Like the bars of today, juke joints catered to the rural work force that began to emerge after the emancipation. Primarily African-American establishments, juke joints were opened in the southeastern United States during the era of the Jim Crow Laws. Since black sharecroppers and plantation workers were barred from white establishments, juke joints provided a space for these people to kick back after a long week of work. The word “juke” means disorderly in Gullah, meaning that these gathering spots were considered very rowdy for this era, frowned upon by many people during this time. People socialized with friends while eating, drinking, and gambling in these ramshackle buildings. During the era of prohibition, moonshine was a popular item distributed in these establishments, creating even more criticism from the outside community. Despite the criticism they received, juke joints affected the cultural structure of the southern United States, giving African Americans a place to get away from the pressures of society, and eventually giving them a voice.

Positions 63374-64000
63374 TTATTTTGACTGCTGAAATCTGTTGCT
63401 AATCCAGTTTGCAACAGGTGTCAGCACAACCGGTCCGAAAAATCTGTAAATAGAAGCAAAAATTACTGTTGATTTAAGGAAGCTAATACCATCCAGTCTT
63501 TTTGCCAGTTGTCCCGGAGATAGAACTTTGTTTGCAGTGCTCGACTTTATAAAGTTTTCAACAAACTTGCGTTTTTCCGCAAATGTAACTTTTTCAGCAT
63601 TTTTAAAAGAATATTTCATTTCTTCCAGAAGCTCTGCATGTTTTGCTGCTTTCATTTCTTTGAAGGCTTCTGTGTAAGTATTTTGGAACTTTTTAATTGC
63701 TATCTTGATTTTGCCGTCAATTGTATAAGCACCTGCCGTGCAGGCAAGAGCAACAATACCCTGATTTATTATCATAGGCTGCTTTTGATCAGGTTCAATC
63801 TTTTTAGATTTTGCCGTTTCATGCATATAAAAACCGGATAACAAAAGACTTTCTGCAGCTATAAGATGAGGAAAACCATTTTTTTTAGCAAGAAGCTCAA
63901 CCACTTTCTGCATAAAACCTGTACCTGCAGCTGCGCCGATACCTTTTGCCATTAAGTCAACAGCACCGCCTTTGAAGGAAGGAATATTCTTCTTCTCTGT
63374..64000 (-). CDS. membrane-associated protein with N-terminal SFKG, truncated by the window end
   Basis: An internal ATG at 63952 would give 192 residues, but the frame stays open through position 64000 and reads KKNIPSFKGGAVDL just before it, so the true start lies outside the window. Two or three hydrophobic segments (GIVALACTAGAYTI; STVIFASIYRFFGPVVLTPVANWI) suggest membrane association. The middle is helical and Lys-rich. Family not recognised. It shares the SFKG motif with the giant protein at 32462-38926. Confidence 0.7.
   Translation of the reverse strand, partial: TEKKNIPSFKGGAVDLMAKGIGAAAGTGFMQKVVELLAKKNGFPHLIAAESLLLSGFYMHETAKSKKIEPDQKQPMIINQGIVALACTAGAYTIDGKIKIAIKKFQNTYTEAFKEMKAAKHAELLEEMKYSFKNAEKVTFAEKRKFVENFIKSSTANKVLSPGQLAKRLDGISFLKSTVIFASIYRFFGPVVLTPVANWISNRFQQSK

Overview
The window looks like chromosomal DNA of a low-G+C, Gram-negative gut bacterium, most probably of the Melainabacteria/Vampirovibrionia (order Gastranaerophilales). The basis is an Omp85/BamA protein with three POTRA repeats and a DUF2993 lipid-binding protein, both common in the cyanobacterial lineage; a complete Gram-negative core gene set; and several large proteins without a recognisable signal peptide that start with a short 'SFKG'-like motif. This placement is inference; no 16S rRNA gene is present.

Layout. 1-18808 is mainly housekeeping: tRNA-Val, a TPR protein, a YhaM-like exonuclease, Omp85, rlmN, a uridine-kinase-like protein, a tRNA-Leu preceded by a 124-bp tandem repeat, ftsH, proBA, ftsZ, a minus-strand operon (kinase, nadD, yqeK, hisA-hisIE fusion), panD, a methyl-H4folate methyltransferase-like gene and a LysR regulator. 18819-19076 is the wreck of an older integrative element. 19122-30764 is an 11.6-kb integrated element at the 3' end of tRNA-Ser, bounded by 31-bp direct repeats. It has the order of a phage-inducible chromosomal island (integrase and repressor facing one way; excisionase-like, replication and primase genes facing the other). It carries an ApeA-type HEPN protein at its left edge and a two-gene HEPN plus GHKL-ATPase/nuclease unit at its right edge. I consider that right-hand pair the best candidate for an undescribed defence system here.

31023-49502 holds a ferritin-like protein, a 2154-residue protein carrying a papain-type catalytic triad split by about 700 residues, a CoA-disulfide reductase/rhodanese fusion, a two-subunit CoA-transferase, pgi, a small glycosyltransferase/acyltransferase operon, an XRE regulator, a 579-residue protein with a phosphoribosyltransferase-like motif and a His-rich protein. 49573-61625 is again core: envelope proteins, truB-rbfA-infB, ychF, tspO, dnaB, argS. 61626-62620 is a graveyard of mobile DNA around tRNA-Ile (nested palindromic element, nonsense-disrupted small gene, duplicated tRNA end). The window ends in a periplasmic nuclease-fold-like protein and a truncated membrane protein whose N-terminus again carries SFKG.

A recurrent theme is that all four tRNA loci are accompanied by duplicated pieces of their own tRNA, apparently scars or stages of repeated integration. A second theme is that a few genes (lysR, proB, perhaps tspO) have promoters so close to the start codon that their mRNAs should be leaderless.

The most influential aspect of juke joints was definitely the music. Some of America’s most popular music has its roots in the juke joints of the south. Originally, the music of juke joints relied on two instruments: the fiddle and the banjo. As time progressed, however, so did the music’s style. Ragtime and dance music of the late nineteenth century began in these establishments. Soon after that, the blues, barrel house, and the slow drag dance music of the rural south began to emerge. The music of today has many different influences, but the legacy of the juke joint is very clear in popular music today.
The legacy of juke joints has extended far beyond its influence on popular music. Commercial establishments such as our very own Sweet Georgia’s Juke Joint were inspired by the juke joints of the south. Today, some of the better-preserved juke joint buildings are popular sites for tourists, serving as museums of history and culture in rural areas of the south. Juke joints have come a long way since their humble beginnings in rural crossroads, but these establishments have shaped the culture of southern America, and continue to do so today.